After a six-year break, US-based Cameroonian artist, Wanaku a.k.a The Tribal Monk has released his third album, Afrikan Guitarstrophy, in collaboration with his band, Sunplug’d. In this album, Wanaku shuns the “World Music” genre with its the over-reliance on technology and heavy (in)fusion of Western pop sounds. Instead, he unapologetically uses the acoustic guitar as the main conduit for what he calls “Sweet Afrikan Kontry Muziki”. This is not “afro-pop” byany stretch of the imagination; it is afro beat in its pure and unadulterated state.
Afrikan Guitarstrophy is an exotic and eclectic album in which Wanaku plays the role of the seasoned chef, carefully choosing and mixing his spices in measured doses, as he prepares a delicious and sumptuous dish full of flavor and color. The result is a relentless assault of sweet sounds from the motherland - Sweet Afrikan Kontry Muziki indeed!
The album begins with Danz of the Bumblebeez, a tune which most critics have described as “African jazz”. While the Jazz influence in Danz of the Bumblebeez is undeniable, the song nonetheless echoes traditional West African sounds with a frisson of Highlife.
The next song, Wake up, is laced with Congolese Soukous – not the fast-paced and furious Kwassa Kwassa/Ndomobolo of Olomide, Awilo, etc., which is reflective of the chaos and violence in the two Congos, but the more sedate Rumba-influenced variety made popular by the likes of Franco, Rochereau, and Zaiko Langa Langa.
In Fire on the Mountain, the album veers farther south of the continent. A reggae-influenced number, Fire is reminiscent of the old South African township sounds from groups such as the Dark City Sisters.
The fourth song on the album is a remix of Malaika, the legendary East African tune made popular by Miriam Makeba. In this remix, Wanaku displays the audacity, creativity and innovation that characterize his style. When I first saw Malaika listed on the album cover, I wondered if Wanaku was not biting off more than he could chew by trying to follow on the footsteps of scores of artists who have tried their hand –usually with limited success - at this song. However, from the opening notes of the SUNplug’d version, Wanaku quickly erases those concerns. The artist has masterfully crafted a new and timeless song while maintaining the feel of the original.
Some will describe Long Time No See, the sixth song on the album, as a Zouk number. However, folks from an era long gone will insist that this tune, which is so full of nostalgia and longing, is a throwback to the great Haitian artist Coupe Cloué (Gesner Henri) whose languorous Kompa sound was the precursor of Zouk.
In Strangers in this World, Wanaku returns to that haunting West African sound, so full of melancholy, and angst. It is a soothing piece that transports the listener to an Africa that exists only in our imiaginations. This is definitely “African Jazz” at its best.
If you grew up listening to legendary African salseros such as Tchana Pierre and Gnonnas Pedro, then Moskito Danz is for you. This upbeat song with very catchy lyrics is unarguably the most danceable song on the Album. And its refrain, “Danz, danz, danz moskito danz”, will keep on playing in your head long after you have left the dance floor.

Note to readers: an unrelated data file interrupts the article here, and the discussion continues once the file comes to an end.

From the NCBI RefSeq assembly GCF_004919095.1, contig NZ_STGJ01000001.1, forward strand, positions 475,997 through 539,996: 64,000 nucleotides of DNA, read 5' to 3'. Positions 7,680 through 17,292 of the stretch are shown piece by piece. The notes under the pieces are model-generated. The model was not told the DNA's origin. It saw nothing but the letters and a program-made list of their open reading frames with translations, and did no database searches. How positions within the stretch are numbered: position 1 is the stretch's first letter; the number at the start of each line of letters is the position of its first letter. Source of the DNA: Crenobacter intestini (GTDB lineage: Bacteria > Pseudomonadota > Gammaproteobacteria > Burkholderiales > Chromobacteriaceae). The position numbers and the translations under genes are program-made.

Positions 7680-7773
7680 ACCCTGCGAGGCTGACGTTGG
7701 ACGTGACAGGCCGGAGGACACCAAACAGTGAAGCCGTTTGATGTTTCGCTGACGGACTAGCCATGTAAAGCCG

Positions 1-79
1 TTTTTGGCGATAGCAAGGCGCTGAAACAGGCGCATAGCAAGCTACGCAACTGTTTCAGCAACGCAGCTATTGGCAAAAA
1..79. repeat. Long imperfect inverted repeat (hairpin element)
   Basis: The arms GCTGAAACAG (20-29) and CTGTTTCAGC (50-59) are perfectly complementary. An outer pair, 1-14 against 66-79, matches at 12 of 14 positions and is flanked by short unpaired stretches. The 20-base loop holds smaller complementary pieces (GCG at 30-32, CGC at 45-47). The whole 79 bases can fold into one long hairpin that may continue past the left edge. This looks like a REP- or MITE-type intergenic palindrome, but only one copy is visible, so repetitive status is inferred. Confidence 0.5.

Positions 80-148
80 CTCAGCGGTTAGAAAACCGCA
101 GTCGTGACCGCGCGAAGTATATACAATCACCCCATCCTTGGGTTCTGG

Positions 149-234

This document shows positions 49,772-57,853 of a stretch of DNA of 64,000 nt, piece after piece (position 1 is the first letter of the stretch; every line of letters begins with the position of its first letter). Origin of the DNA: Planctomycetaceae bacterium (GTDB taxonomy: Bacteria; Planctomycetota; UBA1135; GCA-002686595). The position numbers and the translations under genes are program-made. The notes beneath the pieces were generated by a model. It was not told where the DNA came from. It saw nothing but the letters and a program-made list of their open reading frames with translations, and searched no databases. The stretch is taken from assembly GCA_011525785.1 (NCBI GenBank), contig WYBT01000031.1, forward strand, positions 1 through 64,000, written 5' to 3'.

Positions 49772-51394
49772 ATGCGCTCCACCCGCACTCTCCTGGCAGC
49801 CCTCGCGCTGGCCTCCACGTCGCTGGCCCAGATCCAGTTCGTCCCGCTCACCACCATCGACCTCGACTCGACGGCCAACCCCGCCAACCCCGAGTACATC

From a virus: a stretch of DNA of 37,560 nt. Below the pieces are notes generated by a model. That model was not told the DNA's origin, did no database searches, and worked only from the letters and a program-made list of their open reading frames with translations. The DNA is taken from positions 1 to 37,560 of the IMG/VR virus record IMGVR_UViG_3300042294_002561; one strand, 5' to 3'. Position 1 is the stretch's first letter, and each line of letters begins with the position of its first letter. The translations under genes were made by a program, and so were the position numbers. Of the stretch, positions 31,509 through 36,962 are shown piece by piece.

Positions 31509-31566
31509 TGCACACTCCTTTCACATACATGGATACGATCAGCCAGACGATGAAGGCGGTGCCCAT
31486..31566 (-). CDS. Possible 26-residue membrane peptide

Ou le le!, the 8th song on the album can best be described as an audio postcard whose lyrics and melody vividly conjure mental images of the sounds and sights of the African countryside. It has an effect similar to Manu Dibango’s legendary le soir au village.
In Bakassi Chant, the most militant song on the album, Wanaku who is a celebrated protest poet, waxes lyrically and philosophically about freedom.
everybody wants to be free
Let no man take your precious freedom away
Freedom is the right to be wrong
and not to be right to do wrong
The album wraps up with a soothing instrumental version of Danz of the Bumblebeez.
As mentioned earlier, Wanaku's band is called SUNplug'd, which is the short form of "Serengeti UNplugged". The name, according to Wanaku, stems "from a desire to use acoustic instruments (unplugged) on stage when performing Afrikan rhythms and melodies through a public address system (PA)."
The Serengeti, it should be recalled, are the vast plains of East Africa noted for their rich and diverse wildlife.
If Afrikan Guitarstrophy is a musical Serengeti, then Wanaku is a powerful wildebeest roaming freely but purposefully across these vast African plains, unearthing pure indigenous sounds and serving them to a delighted public as an exquisitely packaged fantasia.
Wanaku at a glance
According to the SUNplug’d website,
“Wanaku was born in the British Cameroons. A descendant from the Kom Kingdom, he grew up in the coffee farms that sprawl the grassfield highlands of this West Afrikan tribal kingdom. It is a region densely populated by several tribes. Wanaku was exposed to the culture of many of these tribes through ceremonial music, dance and arts events.”
Those who were fans of Cameroon Radio Television (CRTV) during its glorious days in the mid to late eighties and early nineties should know Wanaku, albeit under a different name – Kenneth Komtanghi. During his time at CRTV, Wanaku produced some of the most stunning music videos and television programs of that long-gone era of great television in Cameroon, and he also worked on major Cameroonian movies of the time. For example, he was the Director of Production on Jean-Pierre Bekolo's Quartier Mozart which won the Prix Afrique en Creation at the 1992 Cannes Film Festival.
Wanaku has three albums under his belt. His debut album, AfrikaWanda, was produced in Cameroon in 1991, while Save Afrika (2000) and Afrikan GuitarStrophy (2006) were produced in the US with his band SUNplud'd.
This album is definitely a must-buy for the holiday season.
Click here to listen to a review of Afrikan Guitarstrophy on Radio Singapore International (mp3 format).
Click here to visit Wanaku’s official website.
Click here to buy CD online.